AS: I am a model because I believe in the unification of fashion and beauty with communication and inner beauty. Recently, I did a photo shoot with another popular plus-size model where I watched as she added padding to her breast and butt to fit the clothing. She was a size 10. Great strides for plus size models are being made, but it still can be very cut throat and negative if your head and heart are not in the right place. Stay focused on the product, the cause, and the influence you may have to encourage another to feel beautiful on the inside and out.
Inspiration for Plus Size Women
LTK: What tips do you have for our readers who want to live a healthy and balanced life while not being Western society's version of the perfect size?
AS: I believe that there is a huge difference between being physically fit and physically active. While being physically fit may look good, staying physically active is a simple but effective way to maintain your overall health. I think the most important tip that I can offer is to constantly work not only your outside but also on your inside. If you don't feel good about yourself on the inside, you will not feel good about how you look on the outside, no matter your size.
LTK: What would you like women who struggle with their weight to know?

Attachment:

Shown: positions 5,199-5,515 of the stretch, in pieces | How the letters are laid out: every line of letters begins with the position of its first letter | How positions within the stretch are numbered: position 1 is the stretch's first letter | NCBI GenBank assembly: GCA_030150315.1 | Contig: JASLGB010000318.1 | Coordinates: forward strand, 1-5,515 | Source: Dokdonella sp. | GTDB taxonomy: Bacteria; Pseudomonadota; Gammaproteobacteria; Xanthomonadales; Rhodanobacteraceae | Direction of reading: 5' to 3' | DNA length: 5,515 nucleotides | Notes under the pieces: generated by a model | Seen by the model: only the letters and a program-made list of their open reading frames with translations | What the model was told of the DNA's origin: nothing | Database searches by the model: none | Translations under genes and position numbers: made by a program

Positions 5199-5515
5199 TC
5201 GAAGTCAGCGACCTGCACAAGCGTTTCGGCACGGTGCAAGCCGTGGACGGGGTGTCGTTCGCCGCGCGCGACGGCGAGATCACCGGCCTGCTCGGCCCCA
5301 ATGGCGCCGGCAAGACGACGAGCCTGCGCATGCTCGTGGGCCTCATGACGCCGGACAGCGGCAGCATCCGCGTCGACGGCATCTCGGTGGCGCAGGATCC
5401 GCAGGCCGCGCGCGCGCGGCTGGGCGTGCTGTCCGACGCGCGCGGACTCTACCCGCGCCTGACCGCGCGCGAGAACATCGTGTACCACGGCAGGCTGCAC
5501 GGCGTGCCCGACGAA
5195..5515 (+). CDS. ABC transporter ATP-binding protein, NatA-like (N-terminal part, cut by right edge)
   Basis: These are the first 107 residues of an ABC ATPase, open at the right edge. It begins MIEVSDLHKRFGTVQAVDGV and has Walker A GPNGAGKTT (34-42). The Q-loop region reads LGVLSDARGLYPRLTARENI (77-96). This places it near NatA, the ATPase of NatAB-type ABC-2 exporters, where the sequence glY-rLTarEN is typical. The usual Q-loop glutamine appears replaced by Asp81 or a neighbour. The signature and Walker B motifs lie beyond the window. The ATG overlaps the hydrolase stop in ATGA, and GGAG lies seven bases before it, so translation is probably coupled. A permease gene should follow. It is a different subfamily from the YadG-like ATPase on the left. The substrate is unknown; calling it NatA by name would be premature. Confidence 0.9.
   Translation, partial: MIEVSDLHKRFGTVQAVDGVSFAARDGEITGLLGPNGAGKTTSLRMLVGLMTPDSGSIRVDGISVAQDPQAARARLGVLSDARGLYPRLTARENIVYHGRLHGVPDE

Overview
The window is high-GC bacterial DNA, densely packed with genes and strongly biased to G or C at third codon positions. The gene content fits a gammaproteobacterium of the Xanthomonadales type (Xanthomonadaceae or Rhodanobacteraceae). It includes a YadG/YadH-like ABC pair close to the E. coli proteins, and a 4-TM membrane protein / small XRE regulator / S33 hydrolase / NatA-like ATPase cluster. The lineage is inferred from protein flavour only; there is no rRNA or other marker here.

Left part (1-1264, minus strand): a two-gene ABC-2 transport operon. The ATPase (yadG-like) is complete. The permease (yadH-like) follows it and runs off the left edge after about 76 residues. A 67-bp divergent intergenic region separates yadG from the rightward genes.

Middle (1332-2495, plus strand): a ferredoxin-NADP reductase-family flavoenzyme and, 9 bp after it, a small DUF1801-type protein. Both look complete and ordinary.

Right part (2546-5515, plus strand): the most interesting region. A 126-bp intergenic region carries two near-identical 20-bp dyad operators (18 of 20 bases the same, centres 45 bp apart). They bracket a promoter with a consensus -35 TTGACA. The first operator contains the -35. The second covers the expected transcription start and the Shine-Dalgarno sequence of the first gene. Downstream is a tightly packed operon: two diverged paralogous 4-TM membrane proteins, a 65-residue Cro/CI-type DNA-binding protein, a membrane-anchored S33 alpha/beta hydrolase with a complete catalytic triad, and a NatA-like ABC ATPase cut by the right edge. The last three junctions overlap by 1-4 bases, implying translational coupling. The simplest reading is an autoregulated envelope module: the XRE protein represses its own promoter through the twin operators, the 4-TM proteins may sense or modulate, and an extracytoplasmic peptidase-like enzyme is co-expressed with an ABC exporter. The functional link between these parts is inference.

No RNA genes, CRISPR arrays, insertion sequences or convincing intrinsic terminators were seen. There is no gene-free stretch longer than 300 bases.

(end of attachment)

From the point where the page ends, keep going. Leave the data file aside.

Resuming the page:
AS: If a woman is struggling with weight, she is most likely struggling with another, more pressing issue. Weight, though mismeasured often in our society, has everything to do with inner strength and energy. If you or someone you know is a plus-size gal who is angry or sad about the way she looks and would rather hide in larger clothes, take a look at what is going on the inside.
I'm over 40, have scars and imperfections all over my body, and weigh more now than ever before, and yet, I feel more beautiful now than I ever have. It shows - on the other side of the camera, on the page of an ad I've done, and in the big smile on my face as I walk confidently down the street.
LTK: You established the Chemo Cafe, where cancer patients are visited by people and given homemade goodies while receiving chemo. You've also volunteered for Race for the Cure, and been involved with Laugh for the Cure and Charlotte, North Carolina's Sing for the Cure. What plans do you have for your future?
AS: I am working hard on being an activist for the authentic, real woman. I will continue to speak to women about breast cancer and the effects, both physical and spiritual, it can have on a survivor. I'll continue to speak about learning how to balance our lives, and I want to continue to model. I love all the fuss of make-up and fashion, but more importantly, I want to be a role model for the flawlessly flawed, authentic, inner and outer beauties!"
Inner Loveliness and Outside Beauty
Whether you're interested in becoming a plus size model or are simply learning to appreciate and embrace your beauty and your body, Allison Stanley's story is inspiring and profound. Her message of loving the inner strength and loveliness as well as the outside appearance is one that women of every size can appreciate.